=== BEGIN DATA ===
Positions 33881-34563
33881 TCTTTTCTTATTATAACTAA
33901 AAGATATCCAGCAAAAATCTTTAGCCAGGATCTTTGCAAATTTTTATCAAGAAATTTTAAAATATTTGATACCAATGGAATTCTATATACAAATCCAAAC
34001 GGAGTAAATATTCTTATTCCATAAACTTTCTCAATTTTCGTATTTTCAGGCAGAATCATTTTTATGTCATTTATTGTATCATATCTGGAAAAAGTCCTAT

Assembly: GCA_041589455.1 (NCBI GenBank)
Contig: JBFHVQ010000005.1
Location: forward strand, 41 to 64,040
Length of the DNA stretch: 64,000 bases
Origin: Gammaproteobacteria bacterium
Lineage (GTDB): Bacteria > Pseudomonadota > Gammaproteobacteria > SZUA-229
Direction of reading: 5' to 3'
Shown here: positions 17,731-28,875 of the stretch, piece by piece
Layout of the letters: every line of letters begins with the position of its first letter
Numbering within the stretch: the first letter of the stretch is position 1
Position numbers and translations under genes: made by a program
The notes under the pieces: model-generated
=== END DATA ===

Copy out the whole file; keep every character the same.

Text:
Positions 33881-34563
33881 TCTTTTCTTATTATAACTAA
33901 AAGATATCCAGCAAAAATCTTTAGCCAGGATCTTTGCAAATTTTTATCAAGAAATTTTAAAATATTTGATACCAATGGAATTCTATATACAAATCCAAAC
34001 GGAGTAAATATTCTTATTCCATAAACTTTCTCAATTTTCGTATTTTCAGGCAGAATCATTTTTATGTCATTTATTGTATCATATCTGGAAAAAGTCCTAT

Assembly: GCA_041589455.1 (NCBI GenBank)
Contig: JBFHVQ010000005.1
Location: forward strand, 41 to 64,040
Length of the DNA stretch: 64,000 bases
Origin: Gammaproteobacteria bacterium
Lineage (GTDB): Bacteria > Pseudomonadota > Gammaproteobacteria > SZUA-229
Direction of reading: 5' to 3'
Shown here: positions 17,731-28,875 of the stretch, piece by piece
Layout of the letters: every line of letters begins with the position of its first letter
Numbering within the stretch: the first letter of the stretch is position 1
Position numbers and translations under genes: made by a program
The notes under the pieces: model-generated